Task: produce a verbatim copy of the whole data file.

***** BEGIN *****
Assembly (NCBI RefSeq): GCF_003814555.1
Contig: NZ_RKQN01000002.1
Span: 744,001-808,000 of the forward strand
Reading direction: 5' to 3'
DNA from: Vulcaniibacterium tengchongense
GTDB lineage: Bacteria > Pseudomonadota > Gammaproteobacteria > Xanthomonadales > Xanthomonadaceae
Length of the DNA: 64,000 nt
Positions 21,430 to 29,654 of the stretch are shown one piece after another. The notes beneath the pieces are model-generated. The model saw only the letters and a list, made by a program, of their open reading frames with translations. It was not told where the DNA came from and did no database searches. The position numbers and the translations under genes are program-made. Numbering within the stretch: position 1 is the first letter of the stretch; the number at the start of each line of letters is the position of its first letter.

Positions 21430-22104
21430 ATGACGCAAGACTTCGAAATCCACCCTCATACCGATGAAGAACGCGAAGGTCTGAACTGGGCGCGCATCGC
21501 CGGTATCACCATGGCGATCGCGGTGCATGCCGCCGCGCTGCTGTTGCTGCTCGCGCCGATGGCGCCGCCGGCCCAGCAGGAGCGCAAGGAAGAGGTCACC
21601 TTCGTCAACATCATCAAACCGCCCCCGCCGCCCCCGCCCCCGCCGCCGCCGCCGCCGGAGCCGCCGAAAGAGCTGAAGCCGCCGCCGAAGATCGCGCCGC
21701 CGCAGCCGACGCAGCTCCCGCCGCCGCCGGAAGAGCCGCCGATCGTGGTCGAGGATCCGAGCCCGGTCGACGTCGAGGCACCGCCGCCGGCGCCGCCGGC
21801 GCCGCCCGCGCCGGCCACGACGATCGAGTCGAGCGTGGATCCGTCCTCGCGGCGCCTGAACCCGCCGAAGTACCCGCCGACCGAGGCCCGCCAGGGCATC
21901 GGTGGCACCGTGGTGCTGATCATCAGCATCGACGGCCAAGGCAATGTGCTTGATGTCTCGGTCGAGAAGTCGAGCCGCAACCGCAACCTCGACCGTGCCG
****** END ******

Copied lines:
Assembly (NCBI RefSeq): GCF_003814555.1
Contig: NZ_RKQN01000002.1
Span: 744,001-808,000 of the forward strand
Reading direction: 5' to 3'
DNA from: Vulcaniibacterium tengchongense
GTDB lineage: Bacteria > Pseudomonadota > Gammaproteobacteria > Xanthomonadales > Xanthomonadaceae
Length of the DNA: 64,000 nt
Positions 21,430 to 29,654 of the stretch are shown one piece after another. The notes beneath the pieces are model-generated. The model saw only the letters and a list, made by a program, of their open reading frames with translations. It was not told where the DNA came from and did no database searches. The position numbers and the translations under genes are program-made. Numbering within the stretch: position 1 is the first letter of the stretch; the number at the start of each line of letters is the position of its first letter.

Positions 21430-22104
21430 ATGACGCAAGACTTCGAAATCCACCCTCATACCGATGAAGAACGCGAAGGTCTGAACTGGGCGCGCATCGC
21501 CGGTATCACCATGGCGATCGCGGTGCATGCCGCCGCGCTGCTGTTGCTGCTCGCGCCGATGGCGCCGCCGGCCCAGCAGGAGCGCAAGGAAGAGGTCACC
21601 TTCGTCAACATCATCAAACCGCCCCCGCCGCCCCCGCCCCCGCCGCCGCCGCCGCCGGAGCCGCCGAAAGAGCTGAAGCCGCCGCCGAAGATCGCGCCGC
21701 CGCAGCCGACGCAGCTCCCGCCGCCGCCGGAAGAGCCGCCGATCGTGGTCGAGGATCCGAGCCCGGTCGACGTCGAGGCACCGCCGCCGGCGCCGCCGGC
21801 GCCGCCCGCGCCGGCCACGACGATCGAGTCGAGCGTGGATCCGTCCTCGCGGCGCCTGAACCCGCCGAAGTACCCGCCGACCGAGGCCCGCCAGGGCATC
21901 GGTGGCACCGTGGTGCTGATCATCAGCATCGACGGCCAAGGCAATGTGCTTGATGTCTCGGTCGAGAAGTCGAGCCGCAACCGCAACCTCGACCGTGCCG